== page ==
The World Map That Launched Scientific Mapmaking to the Medieval Islamic World (1154 AD)


Solid your thoughts, if you’ll, to town of Ceu­ta. In case you’ve nev­er heard of it, or can’t fairly recall its loca­tion, you may eas­i­ly discover out by search­ing for it in your map appli­ca­tion of alternative. Again within the twelfth cen­tu­ry, how­ev­er, you might need needed to con­sult a picture of the identified world engraved on a 300-pound, six-and-a-half-foot large sil­ver disk — however then, should you had entry to that disk, you’d know full effectively the place Ceu­ta was within the first place. For it belonged to King Roger II of Sici­ly, who’d com­mis­sioned it from the geo­g­ra­ph­er, trav­el­er, and schol­ar Abū Abdal­lāh Muham­mad ibn Muham­mad ibn Abdal­lāh ibn Idrīs al-sharif al-Idrīsī — extra suc­cinct­ly often known as Muham­mad al-Idrisi — per­haps Ceu­ta’s most accom­plished son.

“Al-Idrisi stud­ied in Cor­do­ba and trav­eled large­ly as a younger man, vis­it­ing Asia Minor, Hun­gary, the French Atlantic coast, and whilst far north as York, Eng­land,” writes Huge Assume’s Frank Jacobs. In 1138, Roger II “invit­ed al-Idrisi to his courtroom at Paler­mo, pos­si­bly to discover whether or not he might set up the Mus­lim noble­man as a pup­pet ruler within the bits of North Africa below his domin­ion, or in Spain, which he hoped to con­quer.” The undertaking that consequence­ed from this meet­ing, fif­teen years of labor lat­er, was “a brand new and accu­charge map of the world.” In addi­tion to knowl­edge gained on his personal exten­sive trav­els, Al-Isidiri con­sult­ed historic sources like Ptolemy’s Geog­ra­phy and “inter­considered ship’s crews and oth­er sea­soned trav­el­ers, however retained solely these sto­ries on which all had been in agree­ment,” leav­ing out the parable­i­cal tribes and fan­tas­ti­cal crea­tures.

In addi­tion to the grand disk, Al-Idrisi cre­at­ed an atlas con­sist­ing of 70 detailed, anno­tat­ed maps referred to as Nuzhat al-mushtāq fi’khtirāq āl-āfāq. That Ara­bic title has been var­i­ous­ly trans­lat­ed — “the e book of pleas­ant jour­neys into far­away lands,” “the excur­sion of the one who yearns to pen­e­trate the hori­zons,” “the excur­sion of 1 who is raring to tra­verse the areas of the world” — however in Latin, the e book was sim­ply referred to as the Tab­u­la Roge­ri­ana. Alas, writes Jacobs, “the orig­i­nal Latin ver­sion of the atlas (and the sil­ver disk) had been destroyed in 1160 within the chaos of a coup in opposition to William the Depraved, Roger’s unpop­u­lar son and suc­ces­sor.” Nonetheless, Al-Idrisi did man­age to carry the Ara­bic ver­sion again with him to North Africa, the place it grew to become an influ­en­tial examination­ple of sci­en­tif­ic automobile­tog­ra­phy for the Islam­ic world.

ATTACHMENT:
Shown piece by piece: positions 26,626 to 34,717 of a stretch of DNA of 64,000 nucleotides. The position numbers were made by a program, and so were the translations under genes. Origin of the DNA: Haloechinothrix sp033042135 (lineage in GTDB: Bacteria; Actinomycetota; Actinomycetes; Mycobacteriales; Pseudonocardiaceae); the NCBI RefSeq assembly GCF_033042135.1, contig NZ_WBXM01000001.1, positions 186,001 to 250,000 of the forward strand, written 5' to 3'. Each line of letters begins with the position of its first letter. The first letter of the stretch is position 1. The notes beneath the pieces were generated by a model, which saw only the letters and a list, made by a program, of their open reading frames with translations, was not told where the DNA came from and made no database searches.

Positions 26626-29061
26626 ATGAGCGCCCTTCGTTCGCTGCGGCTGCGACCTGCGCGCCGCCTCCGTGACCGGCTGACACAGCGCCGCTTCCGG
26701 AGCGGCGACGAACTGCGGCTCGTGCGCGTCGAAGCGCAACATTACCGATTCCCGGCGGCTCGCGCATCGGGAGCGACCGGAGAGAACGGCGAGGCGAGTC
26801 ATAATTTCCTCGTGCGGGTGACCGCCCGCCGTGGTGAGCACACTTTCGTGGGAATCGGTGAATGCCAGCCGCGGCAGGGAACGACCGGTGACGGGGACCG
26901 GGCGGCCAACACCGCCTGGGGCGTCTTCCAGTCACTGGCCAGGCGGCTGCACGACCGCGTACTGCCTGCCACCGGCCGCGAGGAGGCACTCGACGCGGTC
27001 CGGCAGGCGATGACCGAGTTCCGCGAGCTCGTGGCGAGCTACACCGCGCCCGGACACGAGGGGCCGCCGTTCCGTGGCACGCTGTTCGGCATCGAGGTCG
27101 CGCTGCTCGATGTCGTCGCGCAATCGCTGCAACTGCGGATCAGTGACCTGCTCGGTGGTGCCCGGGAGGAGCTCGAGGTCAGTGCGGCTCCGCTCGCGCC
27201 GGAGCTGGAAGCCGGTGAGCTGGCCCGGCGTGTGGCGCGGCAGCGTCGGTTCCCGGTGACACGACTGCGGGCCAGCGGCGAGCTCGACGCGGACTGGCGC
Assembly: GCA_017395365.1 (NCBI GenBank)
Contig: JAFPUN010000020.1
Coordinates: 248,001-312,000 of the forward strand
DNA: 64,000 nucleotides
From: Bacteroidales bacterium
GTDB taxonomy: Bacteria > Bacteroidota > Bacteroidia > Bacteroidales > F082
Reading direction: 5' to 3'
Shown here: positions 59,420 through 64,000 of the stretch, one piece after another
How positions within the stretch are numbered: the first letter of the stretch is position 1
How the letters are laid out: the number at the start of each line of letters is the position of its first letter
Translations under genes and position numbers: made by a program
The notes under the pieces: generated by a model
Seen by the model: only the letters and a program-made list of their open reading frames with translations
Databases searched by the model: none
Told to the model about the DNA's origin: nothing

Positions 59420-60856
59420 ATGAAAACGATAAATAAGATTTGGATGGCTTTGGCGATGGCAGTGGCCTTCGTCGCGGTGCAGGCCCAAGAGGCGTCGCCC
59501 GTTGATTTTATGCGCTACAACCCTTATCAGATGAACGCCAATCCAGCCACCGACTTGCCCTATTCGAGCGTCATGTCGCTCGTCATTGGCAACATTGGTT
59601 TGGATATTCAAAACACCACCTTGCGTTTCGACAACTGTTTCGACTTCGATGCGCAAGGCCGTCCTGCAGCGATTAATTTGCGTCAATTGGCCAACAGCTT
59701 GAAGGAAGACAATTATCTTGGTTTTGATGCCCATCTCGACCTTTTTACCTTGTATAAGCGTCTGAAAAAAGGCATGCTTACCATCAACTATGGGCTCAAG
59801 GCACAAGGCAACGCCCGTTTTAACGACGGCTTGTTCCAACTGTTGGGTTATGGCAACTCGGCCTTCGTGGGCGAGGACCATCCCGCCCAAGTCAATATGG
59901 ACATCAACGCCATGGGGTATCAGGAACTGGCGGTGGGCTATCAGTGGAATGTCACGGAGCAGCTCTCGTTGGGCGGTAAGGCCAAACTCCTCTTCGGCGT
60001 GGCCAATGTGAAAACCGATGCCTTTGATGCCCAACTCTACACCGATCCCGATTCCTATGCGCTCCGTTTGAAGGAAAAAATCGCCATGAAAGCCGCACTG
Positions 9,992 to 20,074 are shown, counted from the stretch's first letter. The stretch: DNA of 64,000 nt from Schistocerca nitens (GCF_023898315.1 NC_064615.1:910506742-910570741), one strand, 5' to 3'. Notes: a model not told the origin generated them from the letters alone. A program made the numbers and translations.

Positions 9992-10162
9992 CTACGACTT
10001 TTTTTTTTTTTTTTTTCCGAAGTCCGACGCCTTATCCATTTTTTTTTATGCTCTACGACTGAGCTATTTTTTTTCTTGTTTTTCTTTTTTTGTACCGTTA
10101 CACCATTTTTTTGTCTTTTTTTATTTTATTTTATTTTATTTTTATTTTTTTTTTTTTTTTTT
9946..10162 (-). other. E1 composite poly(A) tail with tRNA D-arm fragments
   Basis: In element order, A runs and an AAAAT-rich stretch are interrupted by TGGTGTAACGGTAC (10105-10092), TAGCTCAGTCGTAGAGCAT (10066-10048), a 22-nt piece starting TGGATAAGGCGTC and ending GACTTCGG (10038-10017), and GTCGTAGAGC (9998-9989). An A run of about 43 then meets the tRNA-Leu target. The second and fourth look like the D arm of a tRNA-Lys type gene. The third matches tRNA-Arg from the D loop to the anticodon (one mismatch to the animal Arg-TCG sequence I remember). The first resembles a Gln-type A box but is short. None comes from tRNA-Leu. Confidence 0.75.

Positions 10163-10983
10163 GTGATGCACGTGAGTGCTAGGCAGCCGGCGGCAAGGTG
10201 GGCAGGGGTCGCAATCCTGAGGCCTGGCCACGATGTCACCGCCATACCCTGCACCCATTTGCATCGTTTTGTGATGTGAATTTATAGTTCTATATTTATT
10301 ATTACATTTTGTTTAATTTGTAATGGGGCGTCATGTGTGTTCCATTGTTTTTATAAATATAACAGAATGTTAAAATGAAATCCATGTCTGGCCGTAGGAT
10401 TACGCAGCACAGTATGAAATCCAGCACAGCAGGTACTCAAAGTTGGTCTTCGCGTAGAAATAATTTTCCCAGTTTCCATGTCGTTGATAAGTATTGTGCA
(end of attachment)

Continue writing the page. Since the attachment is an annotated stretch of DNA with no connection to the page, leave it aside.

A look at the Library of Con­gress’ Ger­man fac­sim­i­le from 1928 on the prime of the publish reveals that Al-Idrisi’s world map seems to be fairly in contrast to those we all know in the present day. He put south, not north, on the prime, the guess­ter for Islam­ic con­verts to ori­ent them­selves towards Mec­ca. “His Europe is sketchy, his Asia amor­phous, and his Africa man­ages to be each par­tial and over­sized,” Jacobs notes, however nev­er­the­much less, he obtained quite a bit proper, includ­ing such lit­tle-known areas because the king­dom of Sil­la (locat­ed in mod­ern-day Korea) and cal­cu­lat­ing — approx­i­mate­ly, however nonetheless impres­sive­ly — the cir­cum­fer­ence of the whole Earth. We’d con­sid­er pay­ing trib­ute to Al-Idrisi’s obtain­ments by mak­ing a visit to his dwelling­city (a Span­ish-held metropolis, for the file, on the very tip of Africa north-east of Moroc­co), which looks like a pleas­ant place to spend a couple of weeks — and a promis­ing begin­ing level from which to pen­e­trate a couple of hori­zons of our personal.

through Huge Assume

Relat­ed con­tent:

The His­to­ry of Automotive­tog­ra­phy, “the Most Ambi­tious Overview of Map Mak­ing Ever Underneath­tak­en,” Is Free On-line

How Did Automotive­tog­ra­phers Cre­ate World Maps earlier than Air­planes and Satel­lites? An Intro­duc­tion

The Evo­lu­tion of the World Map: An Inven­tive Data­graph­ic Reveals How Our Pic­ture of the World Modified Over 1,800 Years

40,000 Ear­ly Mod­ern Maps Are Now Freely Avail­in a position On-line (Cour­tesy of the British Library)

500+ Beau­ti­ful Man­u­scripts from the Islam­ic World Now Dig­i­tized & Free to Down­load

The Start and Speedy Rise of Islam, Ani­mat­ed (622‑1453)

Based mostly in Seoul, Col­in Marshall writes and broad­casts on cities, lan­guage, and cul­ture. His initiatives embrace the Sub­stack newslet­ter Books on Cities, the e book The State­much less Metropolis: a Stroll via Twenty first-Cen­tu­ry Los Ange­les and the video collection The Metropolis in Cin­e­ma. Fol­low him on Twit­ter at @colinmarshall or on Face­e book.


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